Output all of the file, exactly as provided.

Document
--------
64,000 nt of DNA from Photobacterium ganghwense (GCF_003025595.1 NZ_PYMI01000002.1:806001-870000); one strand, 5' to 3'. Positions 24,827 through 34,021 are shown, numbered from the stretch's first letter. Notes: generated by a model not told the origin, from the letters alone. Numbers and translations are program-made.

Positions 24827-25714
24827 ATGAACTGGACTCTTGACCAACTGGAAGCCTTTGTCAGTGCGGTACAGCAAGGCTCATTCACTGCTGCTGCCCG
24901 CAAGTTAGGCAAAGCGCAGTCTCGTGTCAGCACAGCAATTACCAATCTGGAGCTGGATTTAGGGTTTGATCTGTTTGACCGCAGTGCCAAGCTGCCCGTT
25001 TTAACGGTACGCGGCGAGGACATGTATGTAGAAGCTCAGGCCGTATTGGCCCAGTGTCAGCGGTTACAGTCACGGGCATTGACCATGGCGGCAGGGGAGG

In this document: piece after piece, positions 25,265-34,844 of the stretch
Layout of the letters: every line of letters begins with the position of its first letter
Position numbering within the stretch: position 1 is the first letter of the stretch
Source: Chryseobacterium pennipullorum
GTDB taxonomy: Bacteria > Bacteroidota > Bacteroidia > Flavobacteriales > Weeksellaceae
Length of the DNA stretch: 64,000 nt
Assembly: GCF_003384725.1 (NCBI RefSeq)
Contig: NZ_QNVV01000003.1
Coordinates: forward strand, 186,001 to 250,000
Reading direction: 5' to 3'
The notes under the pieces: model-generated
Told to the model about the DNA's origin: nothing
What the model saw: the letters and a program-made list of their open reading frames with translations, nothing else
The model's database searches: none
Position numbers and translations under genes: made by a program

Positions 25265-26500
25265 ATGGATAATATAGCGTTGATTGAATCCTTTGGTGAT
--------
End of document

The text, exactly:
64,000 nt of DNA from Photobacterium ganghwense (GCF_003025595.1 NZ_PYMI01000002.1:806001-870000); one strand, 5' to 3'. Positions 24,827 through 34,021 are shown, numbered from the stretch's first letter. Notes: generated by a model not told the origin, from the letters alone. Numbers and translations are program-made.

Positions 24827-25714
24827 ATGAACTGGACTCTTGACCAACTGGAAGCCTTTGTCAGTGCGGTACAGCAAGGCTCATTCACTGCTGCTGCCCG
24901 CAAGTTAGGCAAAGCGCAGTCTCGTGTCAGCACAGCAATTACCAATCTGGAGCTGGATTTAGGGTTTGATCTGTTTGACCGCAGTGCCAAGCTGCCCGTT
25001 TTAACGGTACGCGGCGAGGACATGTATGTAGAAGCTCAGGCCGTATTGGCCCAGTGTCAGCGGTTACAGTCACGGGCATTGACCATGGCGGCAGGGGAGG

In this document: piece after piece, positions 25,265-34,844 of the stretch
Layout of the letters: every line of letters begins with the position of its first letter
Position numbering within the stretch: position 1 is the first letter of the stretch
Source: Chryseobacterium pennipullorum
GTDB taxonomy: Bacteria > Bacteroidota > Bacteroidia > Flavobacteriales > Weeksellaceae
Length of the DNA stretch: 64,000 nt
Assembly: GCF_003384725.1 (NCBI RefSeq)
Contig: NZ_QNVV01000003.1
Coordinates: forward strand, 186,001 to 250,000
Reading direction: 5' to 3'
The notes under the pieces: model-generated
Told to the model about the DNA's origin: nothing
What the model saw: the letters and a program-made list of their open reading frames with translations, nothing else
The model's database searches: none
Position numbers and translations under genes: made by a program

Positions 25265-26500
25265 ATGGATAATATAGCGTTGATTGAATCCTTTGGTGAT